Today in History:

94 Series I Volume XX-I Serial 29 - Murfreesborough Part I


We lost 1 killed (Seventh Ohio), and 4 wounded (2 from Second Michigan and 2 from Ninth Pennsylvania). The enemy lost 12 killed, 15 or 20 wounded, and 138 prisoners. This force is said to have been about 200. In consequence of the darkness and of our short stay at this place, it was impossible to ascertain the exact strength or loss of the enemy.

We destroyed the railroad over the Watauga, burned their camp, together with all their arms and accouterments, and at 12.30 p.m. on the 31st started on our return. We were undisturbed, except by bushwhackers, who fired on us from almost every hill until we reached Jonesville. Here our rear had quite a brisk skirmish with a party of the enemy, about 150 strong. The enemy lost 2 killed in this skirmish; we were unharmed.

On the night of the 2nd we recrossed the mountain through Crank's Gap, and, by easy marches, reached this place to-day, when, in accordance with the order of the general commanding, I divided the brigade, sending the Seventh Ohio to their old camp, at Winchester, and the Second Michigan and Ninth Pennsylvania to theirs, at Nicholasville.

Our loss during this expedition, I find by the reports of the regimental commanders, to be-killed, wounded, and missing, 19. Of this the Ohio battalion lost 1 killed and 8 missing; the Michigan, 1 killed and 7 missing, and the Ninth Pennsylvania, 2 wounded. Total, 19. In this number are included 2 men who were accidentally crippled by the falling of their horses, 1 man left sick, and 5 men who were left at different points to take care of our sick and wounded. The others missing were, no doubt, picket up by the enemy's scouts.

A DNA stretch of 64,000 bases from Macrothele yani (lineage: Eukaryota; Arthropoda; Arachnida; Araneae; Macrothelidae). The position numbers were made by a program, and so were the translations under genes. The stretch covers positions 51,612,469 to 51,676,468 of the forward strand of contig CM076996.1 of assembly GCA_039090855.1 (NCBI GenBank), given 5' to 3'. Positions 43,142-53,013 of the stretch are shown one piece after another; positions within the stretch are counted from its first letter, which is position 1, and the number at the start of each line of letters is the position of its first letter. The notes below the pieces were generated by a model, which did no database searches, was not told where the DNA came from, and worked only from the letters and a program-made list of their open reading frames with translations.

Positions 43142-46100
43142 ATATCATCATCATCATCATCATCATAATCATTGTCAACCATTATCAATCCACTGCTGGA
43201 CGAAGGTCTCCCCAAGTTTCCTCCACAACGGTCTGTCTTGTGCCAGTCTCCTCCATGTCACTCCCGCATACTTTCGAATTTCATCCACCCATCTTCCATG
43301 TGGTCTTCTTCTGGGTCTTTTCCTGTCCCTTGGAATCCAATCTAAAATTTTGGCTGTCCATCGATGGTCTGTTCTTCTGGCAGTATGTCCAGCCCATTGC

For my command it is but proper to say that for their patient endurance of hardships and cheerful submission to al the privations attending this expedition, both officers and men deserve the highest commendation.

I am, captain, very respectfully, your obedient servant,


Colonel Tenth Kentucky Cavalry, Commanding Brigade.

Captain C. W. COWAN,

Assistant Adjutant-General, Lexington, Ky.

No. 4. Report of Lieut. General E. Kirby Smith, C. S. Army, commanding Department of East Tennessee.

KNOXVILLE, TENN., January 1, 1863.

A large cavalry force, consisting of the Tenth Pennsylvania and Second Ohio and Seventh Ohio, from Rosecrans' army, I suppose, has passed through Southern Kentucky, Russell and Scott Counties, Virginia, seized the railroad, and burned the bridges between Jonesborough and Bristol. I think they are striking at the salt-works. I have no cavalry at my disposal to meet them. On November 15 I ordered the First Louisiana, the First Georgia, and Adrian's battalion of cavalry to proceed, via Monticello and Somerset, across the mountain toward London and Mount Vernon, to obtain information of the enemy's movements, and ascertain if any forces were approaching from these directions, and return through Cumberland and Big Creek Gaps. General Bragg ordered back this cavalry. I arrested the commanding officer, and directed the